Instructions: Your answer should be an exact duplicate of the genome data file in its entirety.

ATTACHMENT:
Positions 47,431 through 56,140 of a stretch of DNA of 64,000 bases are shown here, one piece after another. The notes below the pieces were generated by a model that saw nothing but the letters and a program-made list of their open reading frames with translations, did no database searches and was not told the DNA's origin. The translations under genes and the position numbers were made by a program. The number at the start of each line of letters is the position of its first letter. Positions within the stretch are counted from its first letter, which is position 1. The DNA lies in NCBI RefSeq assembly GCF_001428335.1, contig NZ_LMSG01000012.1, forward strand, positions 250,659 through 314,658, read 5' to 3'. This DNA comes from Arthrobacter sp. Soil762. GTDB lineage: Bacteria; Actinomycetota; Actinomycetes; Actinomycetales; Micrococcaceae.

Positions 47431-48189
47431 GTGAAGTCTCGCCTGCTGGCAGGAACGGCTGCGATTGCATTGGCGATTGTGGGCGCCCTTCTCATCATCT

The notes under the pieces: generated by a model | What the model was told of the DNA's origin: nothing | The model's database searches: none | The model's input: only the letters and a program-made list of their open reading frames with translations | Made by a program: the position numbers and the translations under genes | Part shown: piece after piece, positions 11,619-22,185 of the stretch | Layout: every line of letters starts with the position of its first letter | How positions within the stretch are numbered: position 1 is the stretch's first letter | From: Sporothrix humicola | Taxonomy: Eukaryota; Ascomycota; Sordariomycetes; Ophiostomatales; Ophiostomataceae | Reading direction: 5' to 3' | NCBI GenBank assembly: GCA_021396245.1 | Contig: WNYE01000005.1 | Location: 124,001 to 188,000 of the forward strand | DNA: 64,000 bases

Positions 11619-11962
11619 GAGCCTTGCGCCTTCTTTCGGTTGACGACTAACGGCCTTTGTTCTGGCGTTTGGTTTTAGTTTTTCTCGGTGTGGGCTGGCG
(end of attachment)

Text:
Positions 47,431 through 56,140 of a stretch of DNA of 64,000 bases are shown here, one piece after another. The notes below the pieces were generated by a model that saw nothing but the letters and a program-made list of their open reading frames with translations, did no database searches and was not told the DNA's origin. The translations under genes and the position numbers were made by a program. The number at the start of each line of letters is the position of its first letter. Positions within the stretch are counted from its first letter, which is position 1. The DNA lies in NCBI RefSeq assembly GCF_001428335.1, contig NZ_LMSG01000012.1, forward strand, positions 250,659 through 314,658, read 5' to 3'. This DNA comes from Arthrobacter sp. Soil762. GTDB lineage: Bacteria; Actinomycetota; Actinomycetes; Actinomycetales; Micrococcaceae.

Positions 47431-48189
47431 GTGAAGTCTCGCCTGCTGGCAGGAACGGCTGCGATTGCATTGGCGATTGTGGGCGCCCTTCTCATCATCT

The notes under the pieces: generated by a model | What the model was told of the DNA's origin: nothing | The model's database searches: none | The model's input: only the letters and a program-made list of their open reading frames with translations | Made by a program: the position numbers and the translations under genes | Part shown: piece after piece, positions 11,619-22,185 of the stretch | Layout: every line of letters starts with the position of its first letter | How positions within the stretch are numbered: position 1 is the stretch's first letter | From: Sporothrix humicola | Taxonomy: Eukaryota; Ascomycota; Sordariomycetes; Ophiostomatales; Ophiostomataceae | Reading direction: 5' to 3' | NCBI GenBank assembly: GCA_021396245.1 | Contig: WNYE01000005.1 | Location: 124,001 to 188,000 of the forward strand | DNA: 64,000 bases

Positions 11619-11962
11619 GAGCCTTGCGCCTTCTTTCGGTTGACGACTAACGGCCTTTGTTCTGGCGTTTGGTTTTAGTTTTTCTCGGTGTGGGCTGGCG